The average avocado is nutrient dense, delicious, and will clock in at about 140 calories. With this comes 14 grams of fat - roughly 70 percent of the calorie content. In these calories are an incredible balance of nearly twenty vitamins and minerals. Infused alongside these nutrients are many antioxidants - and the fat content of avocado is monounsaturated, meaning that it helps your body balance its intake of other fats.
Avocados can help your body with a wide range of ailments. Aside from being able to clear up vitamin and mineral deficiencies, which can cause a host of problems on their own, avocados can help prevent aging from oxidation (helping you live longer and be more active), improve immune function, manage your blood fat content, eliminate cholesterol, improve digestion, and more.
Avocados have been the subject of intense study and research. Their speculated benefits have helped people for centuries. Science has recently been able to find truth to the legacy behind the avocado’s medical usage in history. Mexico, Chile, and other Central and South American cultures have used the fruit in medicinal preparations and health remedies for many years.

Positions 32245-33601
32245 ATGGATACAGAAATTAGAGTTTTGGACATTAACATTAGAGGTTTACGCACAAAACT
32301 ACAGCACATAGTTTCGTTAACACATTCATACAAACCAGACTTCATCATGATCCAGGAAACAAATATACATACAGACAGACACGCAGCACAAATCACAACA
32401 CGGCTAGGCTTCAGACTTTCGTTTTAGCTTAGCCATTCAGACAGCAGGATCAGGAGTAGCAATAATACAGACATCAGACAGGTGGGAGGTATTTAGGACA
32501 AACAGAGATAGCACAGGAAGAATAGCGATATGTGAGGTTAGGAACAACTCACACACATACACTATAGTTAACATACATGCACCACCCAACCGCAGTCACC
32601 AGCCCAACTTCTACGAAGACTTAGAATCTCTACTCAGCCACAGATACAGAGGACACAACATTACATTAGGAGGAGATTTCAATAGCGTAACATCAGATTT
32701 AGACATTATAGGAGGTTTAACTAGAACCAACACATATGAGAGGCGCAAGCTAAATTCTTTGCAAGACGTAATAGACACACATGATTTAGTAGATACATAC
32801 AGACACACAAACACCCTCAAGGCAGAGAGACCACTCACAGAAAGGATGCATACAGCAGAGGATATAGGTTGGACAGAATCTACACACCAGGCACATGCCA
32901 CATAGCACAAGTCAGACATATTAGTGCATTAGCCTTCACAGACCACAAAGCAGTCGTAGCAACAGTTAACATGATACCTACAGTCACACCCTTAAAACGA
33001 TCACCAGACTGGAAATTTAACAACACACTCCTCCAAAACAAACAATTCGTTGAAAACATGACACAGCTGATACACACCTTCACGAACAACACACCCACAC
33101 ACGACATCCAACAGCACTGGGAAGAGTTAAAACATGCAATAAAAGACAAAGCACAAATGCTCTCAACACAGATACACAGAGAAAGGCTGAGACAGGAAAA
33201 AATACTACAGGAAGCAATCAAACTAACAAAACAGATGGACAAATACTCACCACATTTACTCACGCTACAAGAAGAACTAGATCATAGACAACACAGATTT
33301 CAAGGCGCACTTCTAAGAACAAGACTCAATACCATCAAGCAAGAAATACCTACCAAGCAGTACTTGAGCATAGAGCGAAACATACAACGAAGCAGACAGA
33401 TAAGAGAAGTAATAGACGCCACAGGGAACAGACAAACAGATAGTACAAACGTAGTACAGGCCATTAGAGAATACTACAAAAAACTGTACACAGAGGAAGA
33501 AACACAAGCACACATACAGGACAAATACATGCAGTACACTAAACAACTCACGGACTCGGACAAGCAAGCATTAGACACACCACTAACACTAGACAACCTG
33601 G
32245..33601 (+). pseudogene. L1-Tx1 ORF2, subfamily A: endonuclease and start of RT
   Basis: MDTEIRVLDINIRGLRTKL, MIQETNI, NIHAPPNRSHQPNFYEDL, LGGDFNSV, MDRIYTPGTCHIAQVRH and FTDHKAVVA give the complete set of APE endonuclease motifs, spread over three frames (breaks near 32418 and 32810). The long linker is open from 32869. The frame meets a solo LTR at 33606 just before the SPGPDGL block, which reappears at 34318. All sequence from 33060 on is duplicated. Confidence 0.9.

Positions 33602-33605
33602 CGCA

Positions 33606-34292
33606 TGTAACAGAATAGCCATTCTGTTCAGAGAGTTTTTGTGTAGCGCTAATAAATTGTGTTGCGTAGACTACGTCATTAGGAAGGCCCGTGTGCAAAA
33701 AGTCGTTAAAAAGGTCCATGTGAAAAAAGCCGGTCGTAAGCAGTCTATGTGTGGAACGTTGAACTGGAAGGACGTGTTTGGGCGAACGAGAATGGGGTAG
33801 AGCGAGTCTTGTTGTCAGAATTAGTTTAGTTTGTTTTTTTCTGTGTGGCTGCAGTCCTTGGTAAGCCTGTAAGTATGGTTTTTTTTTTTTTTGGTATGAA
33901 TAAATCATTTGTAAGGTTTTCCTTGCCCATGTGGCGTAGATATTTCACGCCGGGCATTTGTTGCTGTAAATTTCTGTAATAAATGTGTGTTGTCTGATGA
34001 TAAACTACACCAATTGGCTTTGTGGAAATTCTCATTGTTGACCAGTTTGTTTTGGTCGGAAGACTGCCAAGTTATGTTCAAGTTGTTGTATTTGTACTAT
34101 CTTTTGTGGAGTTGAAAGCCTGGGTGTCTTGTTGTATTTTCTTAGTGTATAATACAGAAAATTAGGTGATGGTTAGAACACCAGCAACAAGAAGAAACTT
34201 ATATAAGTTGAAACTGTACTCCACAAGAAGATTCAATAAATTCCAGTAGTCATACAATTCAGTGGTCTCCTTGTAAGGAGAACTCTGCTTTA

Avocado is a very good source of lots of vitamins
Avocado is an excellent source of quite a few key nutrients that are important for your body’s function. Some of the nutrients in avocado, like vitamin K and copper, can be quite tricky to obtain since they are uncommon. Here’s a list of the vitamins and minerals in avocados, and a quick summary of why they’re good for you.
Pantothenic acid, 42% of your D.R.I. (Daily recommended intake)Pantothenic acid is most commonly studied for its ability to create energy in the body. It’s metabolized into Coenzyme A, a powerful antioxidant that’s sometimes considered one of the most vital chemicals in the entire world for supporting life. Avocado is the second highest source of pantothenic acid in the world, second only to shiitake mushrooms.
Folate, 40% of your D.R.IFolate has proved to be a hard vitamin to study. Folate actually describes a whole bunch of different types of folates - methylfolates, dihydrofolates, etc. The different varieties cover a number of different aspects of health, primarily that relating to the brain and nervous system.